Singapore Microbrands: Insights From Gruppo Gamma Founder, Naoki TsukumoWritten by Melissa Kong
"There's a niche to be filled by David where Goliath cannot or will not."
In our new series of interviews with Singapore microbrand owners, we ask them to tell us about the challenges and misconceptions associated with running a watch microbrand. Here, Naoki Tsukumo of Gruppo Gamma tells us why he thinks the future looks good for microbrands.
I consider Sinn to be the forefather of all microbrands. Just like how there isn’t a straightforward definition of what a 'microbrand' is, I don't think we can say definitively when the concept of microbrands first came about. Sinn was founded in 1961 and they sold their watches directly to customers—a business model I consider essential to the definition of microbrand.
The novelty factor is high. Compared to mainstream brands, we produce watches in small quantities and typically operate ‘under the radar’. Because our watches are rare and aren't targeted at the masses, I think there is a potential market with watch collectors and aficionados. When sharing their ownership experiences, our customers often speak about the excitement they feel when they spot fellow watch owners ‘in the wild’.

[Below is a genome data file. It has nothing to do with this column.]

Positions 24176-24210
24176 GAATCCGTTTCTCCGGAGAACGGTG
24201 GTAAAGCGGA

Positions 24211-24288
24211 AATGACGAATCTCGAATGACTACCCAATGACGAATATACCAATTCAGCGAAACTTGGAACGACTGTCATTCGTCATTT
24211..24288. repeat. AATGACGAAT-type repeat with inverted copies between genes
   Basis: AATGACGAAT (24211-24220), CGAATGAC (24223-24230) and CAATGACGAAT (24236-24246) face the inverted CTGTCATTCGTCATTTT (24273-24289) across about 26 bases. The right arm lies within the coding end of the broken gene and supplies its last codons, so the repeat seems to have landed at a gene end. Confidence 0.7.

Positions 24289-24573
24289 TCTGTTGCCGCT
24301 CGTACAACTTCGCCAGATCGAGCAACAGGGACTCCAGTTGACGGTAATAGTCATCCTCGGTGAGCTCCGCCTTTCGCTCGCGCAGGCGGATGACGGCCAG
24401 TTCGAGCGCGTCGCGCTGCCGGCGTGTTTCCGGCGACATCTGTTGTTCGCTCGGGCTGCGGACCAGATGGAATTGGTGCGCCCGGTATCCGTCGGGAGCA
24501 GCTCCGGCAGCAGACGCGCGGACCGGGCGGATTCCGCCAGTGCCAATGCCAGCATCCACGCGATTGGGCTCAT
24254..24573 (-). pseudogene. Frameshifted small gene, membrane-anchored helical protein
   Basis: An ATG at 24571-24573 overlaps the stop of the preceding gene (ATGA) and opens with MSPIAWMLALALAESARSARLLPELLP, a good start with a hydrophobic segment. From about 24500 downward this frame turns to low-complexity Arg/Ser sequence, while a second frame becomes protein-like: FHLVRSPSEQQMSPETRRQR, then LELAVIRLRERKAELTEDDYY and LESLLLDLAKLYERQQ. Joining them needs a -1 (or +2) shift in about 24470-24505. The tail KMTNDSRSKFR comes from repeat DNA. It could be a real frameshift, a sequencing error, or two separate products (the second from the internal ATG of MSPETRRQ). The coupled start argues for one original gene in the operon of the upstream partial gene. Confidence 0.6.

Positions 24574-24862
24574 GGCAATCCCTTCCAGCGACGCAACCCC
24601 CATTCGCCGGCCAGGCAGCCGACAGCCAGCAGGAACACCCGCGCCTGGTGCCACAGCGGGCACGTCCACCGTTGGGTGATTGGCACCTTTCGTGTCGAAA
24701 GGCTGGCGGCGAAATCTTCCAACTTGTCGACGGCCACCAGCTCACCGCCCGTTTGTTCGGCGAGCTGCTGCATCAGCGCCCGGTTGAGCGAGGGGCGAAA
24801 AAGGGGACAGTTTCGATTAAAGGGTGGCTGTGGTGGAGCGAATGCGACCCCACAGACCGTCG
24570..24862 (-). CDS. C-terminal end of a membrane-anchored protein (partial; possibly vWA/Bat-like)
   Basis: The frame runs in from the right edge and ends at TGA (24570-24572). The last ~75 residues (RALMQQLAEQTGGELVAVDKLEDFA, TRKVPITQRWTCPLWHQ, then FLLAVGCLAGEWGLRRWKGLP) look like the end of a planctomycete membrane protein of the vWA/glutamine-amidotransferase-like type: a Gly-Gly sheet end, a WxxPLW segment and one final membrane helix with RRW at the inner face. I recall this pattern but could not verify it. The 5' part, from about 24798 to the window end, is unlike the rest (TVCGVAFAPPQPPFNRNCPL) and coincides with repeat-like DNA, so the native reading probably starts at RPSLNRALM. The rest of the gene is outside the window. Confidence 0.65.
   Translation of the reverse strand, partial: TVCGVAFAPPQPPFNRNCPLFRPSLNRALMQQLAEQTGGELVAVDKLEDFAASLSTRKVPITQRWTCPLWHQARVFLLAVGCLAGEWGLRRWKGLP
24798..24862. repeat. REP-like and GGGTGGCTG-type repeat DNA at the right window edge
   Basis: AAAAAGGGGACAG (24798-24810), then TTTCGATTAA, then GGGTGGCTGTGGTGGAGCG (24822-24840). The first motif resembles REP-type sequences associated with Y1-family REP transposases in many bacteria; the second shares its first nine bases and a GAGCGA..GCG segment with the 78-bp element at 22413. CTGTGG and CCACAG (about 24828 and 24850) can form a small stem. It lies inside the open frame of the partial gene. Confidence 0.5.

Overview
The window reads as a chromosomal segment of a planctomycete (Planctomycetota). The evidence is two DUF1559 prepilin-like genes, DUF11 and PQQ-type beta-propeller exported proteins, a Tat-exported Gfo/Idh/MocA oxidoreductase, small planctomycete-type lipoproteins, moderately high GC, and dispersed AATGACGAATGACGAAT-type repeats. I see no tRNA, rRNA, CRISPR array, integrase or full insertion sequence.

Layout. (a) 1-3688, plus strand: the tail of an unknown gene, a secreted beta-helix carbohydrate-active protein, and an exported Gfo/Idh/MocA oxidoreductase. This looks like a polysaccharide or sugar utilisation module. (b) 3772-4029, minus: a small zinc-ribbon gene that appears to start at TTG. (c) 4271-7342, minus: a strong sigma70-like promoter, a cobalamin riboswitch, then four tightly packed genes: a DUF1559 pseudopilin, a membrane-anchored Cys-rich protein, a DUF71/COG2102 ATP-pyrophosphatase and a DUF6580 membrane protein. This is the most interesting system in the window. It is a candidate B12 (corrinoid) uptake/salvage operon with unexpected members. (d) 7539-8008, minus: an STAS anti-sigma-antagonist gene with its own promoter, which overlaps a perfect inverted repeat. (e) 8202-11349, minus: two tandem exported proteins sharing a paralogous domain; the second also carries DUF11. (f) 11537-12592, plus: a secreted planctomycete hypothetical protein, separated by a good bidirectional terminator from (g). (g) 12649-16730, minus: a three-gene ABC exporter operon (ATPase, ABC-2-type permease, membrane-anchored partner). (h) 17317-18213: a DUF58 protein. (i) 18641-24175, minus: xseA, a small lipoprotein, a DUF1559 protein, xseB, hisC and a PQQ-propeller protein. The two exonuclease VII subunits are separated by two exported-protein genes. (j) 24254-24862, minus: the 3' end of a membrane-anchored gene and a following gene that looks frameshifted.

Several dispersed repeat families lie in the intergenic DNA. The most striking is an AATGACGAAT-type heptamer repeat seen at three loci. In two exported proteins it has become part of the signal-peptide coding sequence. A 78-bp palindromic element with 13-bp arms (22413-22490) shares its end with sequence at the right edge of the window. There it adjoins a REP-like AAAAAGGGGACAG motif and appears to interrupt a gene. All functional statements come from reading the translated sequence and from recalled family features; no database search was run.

Inspecting the Gruppo Gamma Vanguard collection
Singapore consumers are internet-savvy. That's a big plus for us, although I do get the impression, from time to time, that some mainstream watch collectors tend to shun new and local brands. More often than not, though, I'm encouraged by the strong show of support from fellow Singaporeans.
Many people have a misguided notion that microbrand means cheap. They think that a microbrand watch should not be priced at much more than the sum of its parts. While we typically represent good value for money by bypassing traditional distribution channels, because of our low production volume we don't enjoy scale efficiencies like many bigger mainstream companies do.
The Gruppo Gamma Chrononaut
Detractors say microbrand watches don't hold value over time. They also feel that longer-term serviceability will be a problem. This is gross generalisation. I can only speak for our brand but in the resale market it's not uncommon for our watches to be sold above retail prices; in fact I'm aware that one of our watches was traded at three times the retail price. Also, because we only use tested and proven movements and take a life-cycle approach, concerns regarding long-term serviceability are undue.
The future is bright. That’s provided we keep our eye on the ball. Gruppo Gamma is here for good and we want to help put Singapore on the world map, in our small (micro) way. There’s a niche to be filled by David where Goliath cannot or will not.
Like most people these days, Melissa tells the time with her phone. She considers serious timepieces works of art and thinks the perpetual calendar is the handiest complication to date (pun not intended). She's also a Grammar Nazi but promises not to judge if you can't tell the difference between "guilloche" and "guillotine".
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